Myotonic Dystrophy

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Oxford University Press, 2002 - Medical - 113 pages
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Myotonic dystrophy is part of the group of muscular dystrophies. It is the commonest inherited muscular dystrophy and has a profound effect on indviduals who are diagnosed with the disease and their families. It is present for many depths of a patient's life and has many attendant implications. Associated problems with other organs of the body, for example, which does not occur in the other dystrophies, making this very distinctive disorder, and very troubling one for those close to it. This book covers a wide range of aspects of the disease, and explains in simple terms exactly what the condition is, what the symptoms are and how they can or might develop. Also discussed is how to present them, or spot them early enough to treat them, and so limit any potential debilitation. Routes for further study are gone into, as it is not claimed that the book is exhaustive, it does not, for example, cover the very rarest manifestations of the illness. Self education is encouraged and this book gives anyone interested the tools with which to find out more and empower themselves by taking an active role in their own treatment. Most importantly, it carries the message that there is hope, something can be done, even if there is, as yet, no actual cure. Any patient who has left a diagnostic consultation with the impression that there is nothing to be done will find this a great source of hope and strength.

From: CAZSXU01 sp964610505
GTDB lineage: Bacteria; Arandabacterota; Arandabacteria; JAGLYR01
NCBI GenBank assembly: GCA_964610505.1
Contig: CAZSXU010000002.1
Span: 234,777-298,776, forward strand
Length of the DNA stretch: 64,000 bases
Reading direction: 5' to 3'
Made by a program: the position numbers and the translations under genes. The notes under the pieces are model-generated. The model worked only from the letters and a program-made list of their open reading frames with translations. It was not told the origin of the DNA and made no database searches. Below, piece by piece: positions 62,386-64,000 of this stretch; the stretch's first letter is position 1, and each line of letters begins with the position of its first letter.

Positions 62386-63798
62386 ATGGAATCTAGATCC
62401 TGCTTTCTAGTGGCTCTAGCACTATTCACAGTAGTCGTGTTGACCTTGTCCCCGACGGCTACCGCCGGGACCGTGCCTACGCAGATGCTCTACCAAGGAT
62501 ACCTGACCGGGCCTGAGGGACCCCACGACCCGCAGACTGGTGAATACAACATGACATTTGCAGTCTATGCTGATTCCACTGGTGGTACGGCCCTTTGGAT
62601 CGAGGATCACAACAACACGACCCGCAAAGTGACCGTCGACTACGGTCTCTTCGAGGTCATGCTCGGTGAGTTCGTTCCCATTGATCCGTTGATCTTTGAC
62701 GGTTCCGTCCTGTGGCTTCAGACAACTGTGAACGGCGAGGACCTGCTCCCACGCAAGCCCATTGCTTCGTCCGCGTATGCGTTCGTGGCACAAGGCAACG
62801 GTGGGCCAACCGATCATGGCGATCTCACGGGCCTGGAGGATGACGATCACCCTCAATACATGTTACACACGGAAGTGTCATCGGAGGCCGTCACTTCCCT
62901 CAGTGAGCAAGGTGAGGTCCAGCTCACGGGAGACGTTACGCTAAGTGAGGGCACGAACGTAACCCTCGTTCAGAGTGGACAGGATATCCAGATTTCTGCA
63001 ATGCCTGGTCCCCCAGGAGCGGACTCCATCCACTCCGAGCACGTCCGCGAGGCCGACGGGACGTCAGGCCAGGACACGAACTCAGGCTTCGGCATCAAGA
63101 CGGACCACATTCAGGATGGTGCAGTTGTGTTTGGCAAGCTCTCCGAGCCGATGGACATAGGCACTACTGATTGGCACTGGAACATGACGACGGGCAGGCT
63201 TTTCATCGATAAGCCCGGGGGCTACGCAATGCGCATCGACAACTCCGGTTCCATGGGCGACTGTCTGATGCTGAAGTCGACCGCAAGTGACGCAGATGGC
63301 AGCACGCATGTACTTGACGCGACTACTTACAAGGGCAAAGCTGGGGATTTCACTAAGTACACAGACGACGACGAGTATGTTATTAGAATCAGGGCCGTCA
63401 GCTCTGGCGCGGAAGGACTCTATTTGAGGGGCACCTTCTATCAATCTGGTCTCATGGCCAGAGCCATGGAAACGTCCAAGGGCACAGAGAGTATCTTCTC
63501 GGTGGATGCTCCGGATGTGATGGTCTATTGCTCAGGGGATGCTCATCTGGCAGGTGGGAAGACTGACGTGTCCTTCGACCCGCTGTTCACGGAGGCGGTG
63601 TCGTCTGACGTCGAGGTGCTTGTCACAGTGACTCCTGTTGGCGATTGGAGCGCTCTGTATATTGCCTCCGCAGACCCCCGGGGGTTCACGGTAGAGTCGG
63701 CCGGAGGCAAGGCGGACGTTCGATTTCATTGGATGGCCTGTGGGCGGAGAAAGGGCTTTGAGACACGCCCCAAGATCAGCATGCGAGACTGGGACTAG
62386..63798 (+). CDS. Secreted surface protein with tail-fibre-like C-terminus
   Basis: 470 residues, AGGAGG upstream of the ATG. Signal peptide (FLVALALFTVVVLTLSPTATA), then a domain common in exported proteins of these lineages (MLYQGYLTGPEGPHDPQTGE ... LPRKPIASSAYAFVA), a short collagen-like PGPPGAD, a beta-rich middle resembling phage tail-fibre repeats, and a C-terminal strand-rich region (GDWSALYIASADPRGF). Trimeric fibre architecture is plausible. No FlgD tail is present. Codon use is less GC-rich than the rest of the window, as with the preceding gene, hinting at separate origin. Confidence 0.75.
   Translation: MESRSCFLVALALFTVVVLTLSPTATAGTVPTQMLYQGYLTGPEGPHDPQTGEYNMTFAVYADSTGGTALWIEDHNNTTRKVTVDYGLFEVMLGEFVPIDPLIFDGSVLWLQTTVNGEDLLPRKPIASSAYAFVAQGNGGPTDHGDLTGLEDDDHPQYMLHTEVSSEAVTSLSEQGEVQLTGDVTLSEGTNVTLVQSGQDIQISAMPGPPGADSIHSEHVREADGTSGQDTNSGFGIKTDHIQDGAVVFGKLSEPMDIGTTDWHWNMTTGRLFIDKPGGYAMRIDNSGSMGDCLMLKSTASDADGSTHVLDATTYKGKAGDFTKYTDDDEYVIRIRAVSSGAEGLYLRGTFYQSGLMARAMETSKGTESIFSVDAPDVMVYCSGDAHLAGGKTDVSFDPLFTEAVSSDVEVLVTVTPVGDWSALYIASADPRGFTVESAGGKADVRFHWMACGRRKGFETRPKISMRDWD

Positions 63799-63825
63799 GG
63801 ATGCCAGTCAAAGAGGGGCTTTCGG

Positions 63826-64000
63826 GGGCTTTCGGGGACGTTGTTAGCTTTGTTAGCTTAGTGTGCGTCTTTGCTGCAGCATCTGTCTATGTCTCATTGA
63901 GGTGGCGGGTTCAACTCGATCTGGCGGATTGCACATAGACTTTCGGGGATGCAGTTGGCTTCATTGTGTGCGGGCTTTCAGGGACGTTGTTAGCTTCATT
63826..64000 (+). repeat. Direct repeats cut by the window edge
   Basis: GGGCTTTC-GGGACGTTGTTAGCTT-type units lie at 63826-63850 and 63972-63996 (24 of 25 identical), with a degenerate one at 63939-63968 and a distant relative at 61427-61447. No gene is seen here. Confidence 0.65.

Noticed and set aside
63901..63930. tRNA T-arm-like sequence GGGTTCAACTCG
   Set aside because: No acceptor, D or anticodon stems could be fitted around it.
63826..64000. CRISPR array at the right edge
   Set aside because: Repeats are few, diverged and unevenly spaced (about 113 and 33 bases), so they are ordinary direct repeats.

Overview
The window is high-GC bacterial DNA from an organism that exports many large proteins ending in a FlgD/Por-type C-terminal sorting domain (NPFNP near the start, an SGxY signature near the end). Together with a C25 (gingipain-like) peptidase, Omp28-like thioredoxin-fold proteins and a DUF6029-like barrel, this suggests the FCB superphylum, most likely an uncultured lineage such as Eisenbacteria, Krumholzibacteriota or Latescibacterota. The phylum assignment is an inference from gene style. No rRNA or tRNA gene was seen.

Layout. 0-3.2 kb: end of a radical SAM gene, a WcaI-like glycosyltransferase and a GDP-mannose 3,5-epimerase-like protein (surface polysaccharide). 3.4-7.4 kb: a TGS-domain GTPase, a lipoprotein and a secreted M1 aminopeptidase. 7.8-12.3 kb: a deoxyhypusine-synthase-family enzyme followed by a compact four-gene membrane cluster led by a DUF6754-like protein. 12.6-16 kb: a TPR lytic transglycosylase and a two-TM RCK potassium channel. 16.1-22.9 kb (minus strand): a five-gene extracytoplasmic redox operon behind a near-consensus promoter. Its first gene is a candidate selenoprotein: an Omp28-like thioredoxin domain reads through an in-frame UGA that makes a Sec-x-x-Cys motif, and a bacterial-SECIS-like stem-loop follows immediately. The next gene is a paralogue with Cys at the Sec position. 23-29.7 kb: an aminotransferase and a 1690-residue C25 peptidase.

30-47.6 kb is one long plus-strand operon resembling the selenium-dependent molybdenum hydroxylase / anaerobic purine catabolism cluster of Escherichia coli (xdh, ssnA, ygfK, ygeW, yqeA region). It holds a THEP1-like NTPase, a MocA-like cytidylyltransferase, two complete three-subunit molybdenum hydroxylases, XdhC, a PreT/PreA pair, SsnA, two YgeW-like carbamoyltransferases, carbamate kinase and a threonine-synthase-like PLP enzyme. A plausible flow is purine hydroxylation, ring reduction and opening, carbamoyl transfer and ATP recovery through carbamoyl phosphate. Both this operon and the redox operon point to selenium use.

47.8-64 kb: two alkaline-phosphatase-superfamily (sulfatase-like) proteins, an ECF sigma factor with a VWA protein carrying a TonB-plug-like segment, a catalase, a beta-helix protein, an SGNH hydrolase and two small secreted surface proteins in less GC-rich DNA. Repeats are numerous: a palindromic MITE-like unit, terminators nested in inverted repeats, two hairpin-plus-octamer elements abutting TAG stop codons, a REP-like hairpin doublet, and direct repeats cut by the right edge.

There are few clinicians more experienced in this field than Peter Harper who has studied and written extensively on the subject.

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thefacts CONTENTS 1 What is myotonic dystrophy?
Muscle symptoms and myotonic dystrophy
Looking ahead
Not just a muscle disease
Children with myotonic dystrophy
Family aspects and genetic risks
Advances in research
Support and information
Management and treatment
The futuretowards effective prevention and cure for myotonic dystrophy

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About the author (2002)

Peter Harper is Professor of Medical Genetics at University of Wales College of Medicine, Cardiff, and Consultant Clinical Geneticist and Physician at University Hospital of Wales. After studying Genetics and Biology at Oxford University and Clinical Medicine in London, he trained in MedicalGenetics, first in Liverpool, then in Baltimore with Dr Victor McKusick. Peter Harper has had a long-standing research interest in inherited neurological disorders, especially Huntington's disease and myotonic dystrophy. He has been extensively involved in the practice and development of genetic counselling, More recently he has been involved with social and ethicalaspects of medical genetic developments He is a member of the UK regulatory body Advisory Committee on Genetic Testing and has helped to develop public policy in the UK and internationally in relation to Medical Genetics

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